By Sophie Cocke
Testing by the Navy on one of its massive underground fuel tanks at Red Hill suggests that tank corrosion at the facility is more extensive than it predicted, elevating concerns among Honolulu Board of Water Supply officials and environmentalists about the aging facility’s potential for leaks and the risk that poses to Oahu’s drinking water.
As part of an agreement with federal and state regulators, the Navy sampled 10 steel plates from one of its 20 tanks at the Red Hill Underground Fuel Storage Facility near Pearl Harbor. At least five of the plates, which measured 1-foot by 1-foot in size, showed considerable corrosion, according to the Board of Water Supply, which was briefed by the Navy on the findings. More troubling, parts of the tank’s original, quarter-inch-thick steel liner have become extremely thin and it appears the Navy overestimated the remaining thickness of some of the plates.
For instance, the Navy had anticipated the thickness of one steel plate to be between 0.135 to 0.187 inches. However, testing in June indicated that the remaining thickness was about half of that. The steel liner is the only thing separating the fuel from a release into the environment.
“The Navy’s predictions are so far off, and the corrosion is so far gone, that the risk of another significant leak, potentially catastrophic, is far more severe than previously thought,” said Marti Townsend, director for the Hawaii Sierra Club, in a press release. “Once the fuel escapes there is no way to get it back. It is irresponsible to continue the current course of action on these tanks.”
Townsend said the Navy needed to retire the tanks and relocate the fuel away from drinking water supplies.
Department of Health officials have said that fuel leaks, including a 27,000 gallon release at the facility in January 2014, are nearly impossible to clean up.
Officials have worried that past and future fuel leaks could migrate to an aquifer that supplies drinking water to residents from Moanalua to Hawaii Kai. The aquifer sits just 100 feet below the tanks. Fuel leaks also pose a risk to a nearby Navy well that supplies drinking water to about 65,000 people at Joint Base Pearl Harbor-Hickam.
If the aquifer is polluted by a major failure at one of the Red Hill tanks, the Navy’s own studies indicate the cleanup of the critical water supply could take decades or be cost prohibitive.
The corrosion testing is required as part of an agreement that the Navy entered into with the U.S. Environmental Protection Agency and the Hawaii Department of Health after the 2014 fuel release.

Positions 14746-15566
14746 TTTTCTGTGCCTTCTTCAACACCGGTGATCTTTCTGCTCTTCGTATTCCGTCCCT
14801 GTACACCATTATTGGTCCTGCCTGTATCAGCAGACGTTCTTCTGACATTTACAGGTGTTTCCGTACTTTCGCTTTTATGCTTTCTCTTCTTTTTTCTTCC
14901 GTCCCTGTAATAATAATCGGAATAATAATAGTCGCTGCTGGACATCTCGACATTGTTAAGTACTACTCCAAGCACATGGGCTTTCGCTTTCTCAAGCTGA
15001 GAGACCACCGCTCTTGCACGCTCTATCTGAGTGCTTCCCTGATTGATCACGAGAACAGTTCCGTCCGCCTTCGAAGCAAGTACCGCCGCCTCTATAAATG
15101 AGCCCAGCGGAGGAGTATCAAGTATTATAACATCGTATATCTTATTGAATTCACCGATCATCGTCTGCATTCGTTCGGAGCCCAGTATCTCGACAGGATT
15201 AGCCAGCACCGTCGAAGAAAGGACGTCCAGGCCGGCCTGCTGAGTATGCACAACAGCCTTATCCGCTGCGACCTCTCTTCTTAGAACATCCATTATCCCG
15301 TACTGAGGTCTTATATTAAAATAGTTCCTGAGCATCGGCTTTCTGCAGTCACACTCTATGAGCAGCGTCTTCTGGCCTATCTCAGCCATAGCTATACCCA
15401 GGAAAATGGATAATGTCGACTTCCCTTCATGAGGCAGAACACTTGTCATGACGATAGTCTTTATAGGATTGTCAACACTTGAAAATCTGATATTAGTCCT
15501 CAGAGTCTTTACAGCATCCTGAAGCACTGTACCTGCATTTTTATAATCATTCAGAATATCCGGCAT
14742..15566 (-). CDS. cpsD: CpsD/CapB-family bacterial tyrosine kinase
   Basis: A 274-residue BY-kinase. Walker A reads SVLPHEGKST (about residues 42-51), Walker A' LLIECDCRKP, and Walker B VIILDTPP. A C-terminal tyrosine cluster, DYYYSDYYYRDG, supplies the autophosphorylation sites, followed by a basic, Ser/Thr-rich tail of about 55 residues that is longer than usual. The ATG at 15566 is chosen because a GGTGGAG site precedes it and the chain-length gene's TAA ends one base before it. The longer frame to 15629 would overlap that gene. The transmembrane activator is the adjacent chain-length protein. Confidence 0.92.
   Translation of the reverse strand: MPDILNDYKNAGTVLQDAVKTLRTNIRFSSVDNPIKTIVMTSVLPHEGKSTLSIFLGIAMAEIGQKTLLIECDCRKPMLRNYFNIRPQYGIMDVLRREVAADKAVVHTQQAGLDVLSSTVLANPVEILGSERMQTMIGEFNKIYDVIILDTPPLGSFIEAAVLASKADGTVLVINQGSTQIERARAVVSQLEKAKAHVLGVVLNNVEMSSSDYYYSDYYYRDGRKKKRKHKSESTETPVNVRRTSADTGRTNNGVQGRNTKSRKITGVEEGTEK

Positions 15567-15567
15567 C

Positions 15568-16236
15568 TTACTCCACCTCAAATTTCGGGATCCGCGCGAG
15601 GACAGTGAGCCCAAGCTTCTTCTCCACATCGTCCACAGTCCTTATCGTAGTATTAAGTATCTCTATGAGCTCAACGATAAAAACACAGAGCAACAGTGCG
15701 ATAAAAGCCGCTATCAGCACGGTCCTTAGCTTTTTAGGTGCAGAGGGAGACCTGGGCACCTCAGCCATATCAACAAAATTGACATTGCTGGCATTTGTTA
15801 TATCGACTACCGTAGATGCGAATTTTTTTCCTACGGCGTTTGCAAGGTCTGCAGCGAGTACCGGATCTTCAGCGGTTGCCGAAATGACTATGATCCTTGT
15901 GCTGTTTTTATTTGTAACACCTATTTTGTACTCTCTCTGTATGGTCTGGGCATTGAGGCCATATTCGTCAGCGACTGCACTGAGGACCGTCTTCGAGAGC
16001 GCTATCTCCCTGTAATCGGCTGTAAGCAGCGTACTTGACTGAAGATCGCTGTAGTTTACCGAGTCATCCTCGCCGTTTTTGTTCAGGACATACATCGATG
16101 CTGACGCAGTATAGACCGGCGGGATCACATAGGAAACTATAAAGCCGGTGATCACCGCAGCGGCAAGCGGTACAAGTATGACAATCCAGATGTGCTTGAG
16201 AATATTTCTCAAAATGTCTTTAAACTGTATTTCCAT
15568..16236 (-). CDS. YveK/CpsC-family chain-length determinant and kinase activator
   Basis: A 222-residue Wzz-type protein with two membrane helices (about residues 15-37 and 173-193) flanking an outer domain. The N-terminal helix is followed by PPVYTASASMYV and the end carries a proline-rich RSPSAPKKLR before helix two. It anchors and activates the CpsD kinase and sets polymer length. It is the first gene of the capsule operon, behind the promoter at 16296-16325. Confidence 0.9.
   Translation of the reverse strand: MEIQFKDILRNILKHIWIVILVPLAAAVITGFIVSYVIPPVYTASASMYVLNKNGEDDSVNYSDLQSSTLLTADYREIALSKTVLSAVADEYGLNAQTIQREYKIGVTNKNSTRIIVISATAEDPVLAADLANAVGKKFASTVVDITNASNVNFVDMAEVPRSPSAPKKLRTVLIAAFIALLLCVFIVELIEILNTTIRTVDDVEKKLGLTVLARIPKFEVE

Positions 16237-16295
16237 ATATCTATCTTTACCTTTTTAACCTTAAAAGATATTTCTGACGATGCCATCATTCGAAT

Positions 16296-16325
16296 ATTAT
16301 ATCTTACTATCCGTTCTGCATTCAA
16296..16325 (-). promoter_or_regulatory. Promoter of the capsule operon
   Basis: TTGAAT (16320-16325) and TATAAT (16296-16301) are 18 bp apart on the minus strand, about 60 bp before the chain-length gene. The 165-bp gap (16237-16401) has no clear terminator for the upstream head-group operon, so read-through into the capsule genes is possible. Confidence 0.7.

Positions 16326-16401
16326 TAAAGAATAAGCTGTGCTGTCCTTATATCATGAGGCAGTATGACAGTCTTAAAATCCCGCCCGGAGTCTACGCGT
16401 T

The Navy and regulators are also in the process of assessing six options for improving the tanks, including building new tanks, constructing a tank within a tank and double lining the tanks. The Navy informed regulators in August that it would likely be recommending the option that its own report described as involving “minimal changes to the status quo.” The corrosion testing is likely to increase pressure on the Navy to choose more aggressive tank protection options.
A plan for tank improvements will have to be approved by regulators who are expecting the Navy to take into account its corrosion study, as well as studies on leak- detection methods, in making its formal recommendation, which is due at the end of the year.
Ernie Lau, manager and chief engineer of the Board of Water Supply, said that the findings, which have not been released in a final report, raise concerns about the Navy’s current methods of inspection and repair of the tanks. The Board of Water Supply is urging the Navy to expand its corrosion sampling to more tanks.
The Navy didn’t respond directly to an emailed question from the Honolulu Star-Advertiser asking whether it would be willing to test for corrosion in additional tanks. Instead the Navy issued a news release, stating it would brief elected officials and regulators on the latest information during an annual state Senate task force meeting on Oct. 3.
The Navy stressed that the corrosion study is “ongoing and has not been completed,” with final results expected in late October and warned against making conclusions based on incomplete information.
“Ensuring tank integrity is the top priority and key to the exhaustive review approach we’ve agreed to,” said Lt. Cmdr. Blake Whittle, fuels director at Fleet Logistics Center Pearl Harbor, in the news release.
In recent years the Navy and the Defense Logistics Agency have spent $45.3 million to help identify the best alternative to improve the facility, while conducting groundwater studies, the Navy said. An additional $260 million has been spent since 2006 on maintaining and modernizing the facility and conducting environmental testing.
“We have not and will not rush to judgment or conclusions, and we will continue to keep the drinking water safe, no matter what,” said Rear Adm. Brian Fort, commander, Navy Region Hawaii and Naval Surface Group Middle Pacific. “There is much more work to do in studying, analyzing and then implementing all the right initiatives at Red Hill.”